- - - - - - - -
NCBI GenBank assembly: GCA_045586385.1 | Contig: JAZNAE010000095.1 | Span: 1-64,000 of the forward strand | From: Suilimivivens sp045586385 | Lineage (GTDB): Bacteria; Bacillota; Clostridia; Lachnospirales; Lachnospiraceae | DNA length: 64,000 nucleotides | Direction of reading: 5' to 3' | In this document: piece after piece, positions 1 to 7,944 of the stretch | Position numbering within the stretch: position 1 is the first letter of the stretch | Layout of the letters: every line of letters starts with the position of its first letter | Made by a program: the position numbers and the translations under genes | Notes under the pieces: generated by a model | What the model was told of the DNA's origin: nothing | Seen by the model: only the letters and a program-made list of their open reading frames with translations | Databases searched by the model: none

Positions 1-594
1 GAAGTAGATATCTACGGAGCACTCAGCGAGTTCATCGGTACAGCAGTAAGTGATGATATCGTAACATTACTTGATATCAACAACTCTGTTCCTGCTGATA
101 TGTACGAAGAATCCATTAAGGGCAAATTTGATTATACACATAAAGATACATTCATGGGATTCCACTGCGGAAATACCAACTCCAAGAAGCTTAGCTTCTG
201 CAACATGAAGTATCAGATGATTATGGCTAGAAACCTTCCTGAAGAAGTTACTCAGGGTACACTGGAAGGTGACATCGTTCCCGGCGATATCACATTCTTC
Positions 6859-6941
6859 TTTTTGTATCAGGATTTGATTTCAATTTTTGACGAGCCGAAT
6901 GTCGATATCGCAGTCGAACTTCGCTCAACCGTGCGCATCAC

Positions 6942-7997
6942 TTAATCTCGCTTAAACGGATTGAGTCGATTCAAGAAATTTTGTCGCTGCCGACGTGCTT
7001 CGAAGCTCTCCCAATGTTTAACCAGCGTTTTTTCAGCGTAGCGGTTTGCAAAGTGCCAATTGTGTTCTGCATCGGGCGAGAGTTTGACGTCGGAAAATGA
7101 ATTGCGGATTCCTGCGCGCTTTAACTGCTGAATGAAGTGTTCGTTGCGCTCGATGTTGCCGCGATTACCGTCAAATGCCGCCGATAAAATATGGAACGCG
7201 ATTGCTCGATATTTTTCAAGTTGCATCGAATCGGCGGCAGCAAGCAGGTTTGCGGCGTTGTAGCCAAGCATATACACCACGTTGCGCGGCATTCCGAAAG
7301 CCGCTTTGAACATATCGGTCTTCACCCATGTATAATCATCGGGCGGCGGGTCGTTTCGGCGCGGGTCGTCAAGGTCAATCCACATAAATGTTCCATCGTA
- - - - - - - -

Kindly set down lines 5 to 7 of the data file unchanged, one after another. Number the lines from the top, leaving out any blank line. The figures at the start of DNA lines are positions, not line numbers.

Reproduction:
201 CAACATGAAGTATCAGATGATTATGGCTAGAAACCTTCCTGAAGAAGTTACTCAGGGTACACTGGAAGGTGACATCGTTCCCGGCGATATCACATTCTTC
Positions 6859-6941
6859 TTTTTGTATCAGGATTTGATTTCAATTTTTGACGAGCCGAAT